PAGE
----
Dr. Sonia Nagda puts on a pin supporting the healthcare reform law signed by President Obama as she gathers with other healthcare professionals in front of the Supreme Court in Washington, Monday, March 26, 2012. (AP Photo/Charles Dharapak)
There is much consternation in liberal circles this afternoon, as the arguments before the Supreme Court about health care reform’s crucial individual mandate don’t seem to have gone very well. “A bad day for Obamacare’s supporters,” writes Ezra Klein. “I think this law is in grave, grave trouble,” said Jeffrey Toobin.
I tend to give more credence to the accounts that things weren’t actually that bad—the questioning during these proceedings is not predictive of the final outcome, and Justice Anthony Kennedy has plenty of room to side with the government—but it’s worth considering what would happen if, indeed, the individual mandate is junked.
To give a nickel-version of the dispute here: under health care reform, the federal government will begin requiring people to purchase private health insurance in 2016, or face a $695 penalty. (People who can’t afford it would get an exemption). Opponents of the law argue this is an unconstitutional coercion of individuals by the federal government, while the administration argues it is within Congress’s right to require the purchase of health insurance under the Commerce Clause of the Constitution. The reasoning is that the federal government clearly has the power to regulate the health insurance industry under that clause, as it spans every state in the nation.
If the Court strikes down the mandate, then the part of health care reform that forbids health insurance companies from denying coverage to people with pre-existing conditions would almost certainly be repealed. If the government forbid those denials but didn’t force people to first buy a plan, then plenty of people would just wait until they got sick to buy insurance.
This would be a critical blow to one of the central premises behind health care reform. Re-instituting the individual mandate would be unconstitutional. So what then?
One obvious option, besides just doing nothing and allowing health care costs to continue their exponential growth while more people lose coverage, is a single-payer health insurance plan. There is no doubt about the constitutionality here—the government is clearly allowed to levy taxes to fund public benefits. Medicare, for example, is not challengeable on the same grounds as Obama’s health care reform.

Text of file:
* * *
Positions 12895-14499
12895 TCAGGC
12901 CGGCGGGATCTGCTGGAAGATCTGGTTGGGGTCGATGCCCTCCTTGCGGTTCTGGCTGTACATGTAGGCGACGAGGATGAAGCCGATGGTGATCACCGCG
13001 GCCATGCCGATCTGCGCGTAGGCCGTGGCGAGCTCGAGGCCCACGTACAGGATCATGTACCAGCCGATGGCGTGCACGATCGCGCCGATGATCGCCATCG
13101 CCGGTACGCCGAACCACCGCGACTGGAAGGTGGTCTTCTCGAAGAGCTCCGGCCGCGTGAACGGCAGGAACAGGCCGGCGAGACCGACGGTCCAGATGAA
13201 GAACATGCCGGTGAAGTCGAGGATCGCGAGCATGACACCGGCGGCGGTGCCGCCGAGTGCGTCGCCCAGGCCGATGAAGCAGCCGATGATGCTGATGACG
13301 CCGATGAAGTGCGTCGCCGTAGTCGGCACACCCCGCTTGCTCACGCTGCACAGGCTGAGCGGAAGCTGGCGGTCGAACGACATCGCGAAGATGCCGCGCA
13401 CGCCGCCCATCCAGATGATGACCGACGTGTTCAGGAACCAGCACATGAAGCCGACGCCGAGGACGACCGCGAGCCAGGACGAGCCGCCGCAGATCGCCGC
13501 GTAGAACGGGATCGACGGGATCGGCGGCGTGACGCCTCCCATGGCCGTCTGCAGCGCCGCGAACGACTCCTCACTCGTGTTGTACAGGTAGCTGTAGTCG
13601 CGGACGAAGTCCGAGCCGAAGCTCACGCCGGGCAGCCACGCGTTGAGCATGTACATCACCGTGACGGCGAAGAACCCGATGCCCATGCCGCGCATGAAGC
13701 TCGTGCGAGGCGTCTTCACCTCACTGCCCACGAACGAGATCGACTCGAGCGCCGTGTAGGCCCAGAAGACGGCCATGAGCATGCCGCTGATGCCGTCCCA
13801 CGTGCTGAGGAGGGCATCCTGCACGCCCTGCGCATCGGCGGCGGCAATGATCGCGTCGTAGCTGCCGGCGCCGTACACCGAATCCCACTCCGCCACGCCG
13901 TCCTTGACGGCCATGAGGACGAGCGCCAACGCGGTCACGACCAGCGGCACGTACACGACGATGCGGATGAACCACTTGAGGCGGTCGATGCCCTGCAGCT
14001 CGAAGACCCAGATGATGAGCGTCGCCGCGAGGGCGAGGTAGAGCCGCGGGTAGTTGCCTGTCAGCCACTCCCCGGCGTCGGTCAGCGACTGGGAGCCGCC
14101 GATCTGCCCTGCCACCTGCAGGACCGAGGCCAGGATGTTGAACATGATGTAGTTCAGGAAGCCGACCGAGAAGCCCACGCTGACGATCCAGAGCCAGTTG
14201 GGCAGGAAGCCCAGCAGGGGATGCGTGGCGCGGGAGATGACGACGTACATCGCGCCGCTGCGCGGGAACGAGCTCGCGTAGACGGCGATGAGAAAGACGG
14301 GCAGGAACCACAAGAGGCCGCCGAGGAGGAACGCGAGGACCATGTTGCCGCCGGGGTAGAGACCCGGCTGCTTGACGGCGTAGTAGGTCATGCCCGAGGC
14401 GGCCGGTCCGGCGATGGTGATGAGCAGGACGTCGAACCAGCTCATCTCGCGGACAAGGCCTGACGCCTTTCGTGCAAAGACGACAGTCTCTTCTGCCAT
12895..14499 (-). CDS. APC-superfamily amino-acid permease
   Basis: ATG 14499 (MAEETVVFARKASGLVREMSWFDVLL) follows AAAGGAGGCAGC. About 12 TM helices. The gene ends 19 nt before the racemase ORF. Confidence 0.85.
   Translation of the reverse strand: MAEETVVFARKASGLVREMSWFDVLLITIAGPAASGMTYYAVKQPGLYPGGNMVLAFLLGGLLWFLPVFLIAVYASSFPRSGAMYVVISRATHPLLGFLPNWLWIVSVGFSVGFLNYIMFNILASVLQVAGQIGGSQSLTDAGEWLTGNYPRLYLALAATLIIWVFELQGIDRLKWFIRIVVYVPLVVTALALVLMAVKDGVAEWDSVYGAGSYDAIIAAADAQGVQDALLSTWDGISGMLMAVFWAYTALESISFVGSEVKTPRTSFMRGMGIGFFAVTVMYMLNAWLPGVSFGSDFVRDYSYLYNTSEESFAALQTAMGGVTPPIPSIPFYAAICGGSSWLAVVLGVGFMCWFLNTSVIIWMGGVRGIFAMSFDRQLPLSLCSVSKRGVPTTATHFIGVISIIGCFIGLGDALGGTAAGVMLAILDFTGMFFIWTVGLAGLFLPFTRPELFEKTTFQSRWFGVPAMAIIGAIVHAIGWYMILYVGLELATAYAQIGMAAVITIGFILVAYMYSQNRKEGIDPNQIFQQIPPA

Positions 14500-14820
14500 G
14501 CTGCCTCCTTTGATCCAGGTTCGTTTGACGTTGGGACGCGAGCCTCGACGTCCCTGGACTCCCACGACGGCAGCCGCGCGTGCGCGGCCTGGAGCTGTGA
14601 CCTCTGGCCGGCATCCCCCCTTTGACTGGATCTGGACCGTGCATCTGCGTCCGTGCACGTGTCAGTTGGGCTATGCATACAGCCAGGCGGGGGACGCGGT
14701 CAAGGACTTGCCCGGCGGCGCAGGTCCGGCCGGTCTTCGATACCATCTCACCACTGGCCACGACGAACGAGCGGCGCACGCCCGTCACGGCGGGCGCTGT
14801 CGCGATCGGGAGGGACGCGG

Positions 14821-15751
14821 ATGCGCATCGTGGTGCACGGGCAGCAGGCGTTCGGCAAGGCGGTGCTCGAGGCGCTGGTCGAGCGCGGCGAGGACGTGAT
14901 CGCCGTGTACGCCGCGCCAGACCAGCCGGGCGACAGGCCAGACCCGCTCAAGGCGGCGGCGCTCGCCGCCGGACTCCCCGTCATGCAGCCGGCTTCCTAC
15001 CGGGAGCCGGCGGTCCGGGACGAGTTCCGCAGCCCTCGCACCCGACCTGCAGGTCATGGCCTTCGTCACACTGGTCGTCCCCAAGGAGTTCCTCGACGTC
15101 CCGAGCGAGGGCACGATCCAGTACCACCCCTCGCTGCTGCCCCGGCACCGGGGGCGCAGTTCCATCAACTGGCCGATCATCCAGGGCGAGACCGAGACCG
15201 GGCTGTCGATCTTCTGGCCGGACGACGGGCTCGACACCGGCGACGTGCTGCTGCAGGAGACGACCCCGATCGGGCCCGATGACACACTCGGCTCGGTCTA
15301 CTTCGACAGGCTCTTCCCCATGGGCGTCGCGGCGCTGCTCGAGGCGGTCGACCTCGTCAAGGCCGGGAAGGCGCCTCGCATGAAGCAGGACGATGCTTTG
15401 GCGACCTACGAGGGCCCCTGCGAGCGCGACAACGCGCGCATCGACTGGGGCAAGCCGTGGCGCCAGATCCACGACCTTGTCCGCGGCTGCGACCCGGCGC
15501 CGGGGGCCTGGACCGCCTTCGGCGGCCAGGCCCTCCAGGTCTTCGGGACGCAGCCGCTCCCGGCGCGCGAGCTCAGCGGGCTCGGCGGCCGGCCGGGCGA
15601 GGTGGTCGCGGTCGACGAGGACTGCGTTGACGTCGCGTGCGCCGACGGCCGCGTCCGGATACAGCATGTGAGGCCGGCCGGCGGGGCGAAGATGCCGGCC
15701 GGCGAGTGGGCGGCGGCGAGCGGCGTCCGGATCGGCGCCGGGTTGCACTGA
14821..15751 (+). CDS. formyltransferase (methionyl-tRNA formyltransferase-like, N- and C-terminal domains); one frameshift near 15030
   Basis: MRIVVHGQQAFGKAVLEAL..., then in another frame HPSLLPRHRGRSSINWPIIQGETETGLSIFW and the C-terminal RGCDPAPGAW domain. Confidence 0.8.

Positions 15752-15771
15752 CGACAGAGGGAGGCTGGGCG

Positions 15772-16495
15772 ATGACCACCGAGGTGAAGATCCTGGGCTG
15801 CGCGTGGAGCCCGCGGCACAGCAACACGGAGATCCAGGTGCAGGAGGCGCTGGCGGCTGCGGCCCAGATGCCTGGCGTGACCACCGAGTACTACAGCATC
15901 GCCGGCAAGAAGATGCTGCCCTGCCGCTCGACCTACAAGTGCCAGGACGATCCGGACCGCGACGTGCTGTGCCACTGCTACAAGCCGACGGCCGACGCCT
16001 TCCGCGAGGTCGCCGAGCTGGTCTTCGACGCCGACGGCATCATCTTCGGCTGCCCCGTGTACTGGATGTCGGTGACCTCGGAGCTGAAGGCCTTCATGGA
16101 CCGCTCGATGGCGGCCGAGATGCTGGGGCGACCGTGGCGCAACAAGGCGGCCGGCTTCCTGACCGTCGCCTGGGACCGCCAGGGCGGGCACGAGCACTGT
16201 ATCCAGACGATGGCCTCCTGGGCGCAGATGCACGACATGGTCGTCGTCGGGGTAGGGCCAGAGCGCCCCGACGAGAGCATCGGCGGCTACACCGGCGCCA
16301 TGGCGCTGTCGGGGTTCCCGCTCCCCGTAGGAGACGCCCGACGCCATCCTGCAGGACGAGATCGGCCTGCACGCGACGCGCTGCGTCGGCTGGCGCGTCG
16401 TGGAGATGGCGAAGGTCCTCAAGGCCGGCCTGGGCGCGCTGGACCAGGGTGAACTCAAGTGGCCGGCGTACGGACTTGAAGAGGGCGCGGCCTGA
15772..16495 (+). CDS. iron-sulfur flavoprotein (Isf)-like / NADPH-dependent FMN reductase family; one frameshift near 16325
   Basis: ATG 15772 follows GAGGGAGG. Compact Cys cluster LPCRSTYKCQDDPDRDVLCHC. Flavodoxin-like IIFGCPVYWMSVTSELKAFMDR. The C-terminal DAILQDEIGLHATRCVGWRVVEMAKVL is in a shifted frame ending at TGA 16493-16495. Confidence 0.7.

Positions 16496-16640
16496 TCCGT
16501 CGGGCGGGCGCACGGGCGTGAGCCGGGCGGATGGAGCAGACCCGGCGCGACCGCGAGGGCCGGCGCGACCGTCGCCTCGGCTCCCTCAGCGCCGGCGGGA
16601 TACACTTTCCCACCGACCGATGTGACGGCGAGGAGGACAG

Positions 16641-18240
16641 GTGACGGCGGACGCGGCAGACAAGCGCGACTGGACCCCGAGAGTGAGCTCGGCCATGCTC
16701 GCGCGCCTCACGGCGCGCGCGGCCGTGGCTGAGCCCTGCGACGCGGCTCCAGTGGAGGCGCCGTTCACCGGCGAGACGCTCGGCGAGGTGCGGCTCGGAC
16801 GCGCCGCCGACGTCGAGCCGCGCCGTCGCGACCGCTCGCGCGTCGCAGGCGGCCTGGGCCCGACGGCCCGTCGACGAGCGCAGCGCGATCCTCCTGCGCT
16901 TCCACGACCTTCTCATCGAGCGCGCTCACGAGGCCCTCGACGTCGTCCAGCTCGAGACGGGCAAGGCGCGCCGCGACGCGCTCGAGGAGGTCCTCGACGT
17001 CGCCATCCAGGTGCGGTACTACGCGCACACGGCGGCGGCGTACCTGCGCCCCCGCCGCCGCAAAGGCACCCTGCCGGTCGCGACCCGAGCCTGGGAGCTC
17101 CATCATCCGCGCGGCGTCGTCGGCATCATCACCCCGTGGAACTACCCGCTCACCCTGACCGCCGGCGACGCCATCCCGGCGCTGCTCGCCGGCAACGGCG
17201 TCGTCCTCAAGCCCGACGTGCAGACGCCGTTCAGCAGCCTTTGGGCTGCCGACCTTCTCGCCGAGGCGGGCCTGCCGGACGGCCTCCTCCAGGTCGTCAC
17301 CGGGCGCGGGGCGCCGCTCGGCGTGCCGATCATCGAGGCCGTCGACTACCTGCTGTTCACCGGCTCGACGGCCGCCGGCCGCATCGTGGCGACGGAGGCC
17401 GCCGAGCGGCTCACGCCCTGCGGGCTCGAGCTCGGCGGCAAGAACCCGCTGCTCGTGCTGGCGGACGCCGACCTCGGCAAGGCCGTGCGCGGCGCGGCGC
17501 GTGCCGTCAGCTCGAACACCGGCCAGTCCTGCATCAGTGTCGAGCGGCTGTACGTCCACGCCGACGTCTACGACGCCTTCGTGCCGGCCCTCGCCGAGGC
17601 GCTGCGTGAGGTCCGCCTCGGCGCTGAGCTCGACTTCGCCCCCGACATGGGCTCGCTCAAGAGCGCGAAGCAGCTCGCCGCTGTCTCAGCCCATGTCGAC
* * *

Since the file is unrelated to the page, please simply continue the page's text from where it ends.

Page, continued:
So if health care reform goes down, the next logical step may well be just extending Medicare to everyone. This was not politically possible in 2009, but perhaps the demise of “Obamacare” would make it moreso as legislators looked for other solutions. This is exactly what former Labor Secretary Robert Reich argued in the Huffington Post today:
With a bit of political jujitsu, the president could turn any such defeat into a victory for a single-payer healthcare system — Medicare for all.
If the Supreme Court strikes down the individual mandate in the new health law, private insurers will swarm Capitol Hill demanding that the law be amended to remove the requirement that they cover people with pre-existing conditions.
When this happens, Obama and the Democrats should say they’re willing to remove that requirement – but only if Medicare is available to all, financed by payroll taxes.
If they did this the public will be behind them — as will the Supreme Court.
Representative Dennis Kucinich sounded similar notes yesterday, saying that single-payer is on the way regardless:
The cost of health care continues to grow because the costs cannot be constrained within the context of that for-profit system. Whether the Supreme Court upholds the law or strikes it down, single-payer is the only alternative that can meet our nation’s needs.
As Kucinich is presumably suggesting, the health insurance exchanges set up under health care reform could be used as a vehicle for single-payer. Vermont is currently toying with that idea. That’s no doubt going to be a focus for progressives in coming years—and, paradoxically, the death of the individual mandate might aid that effort.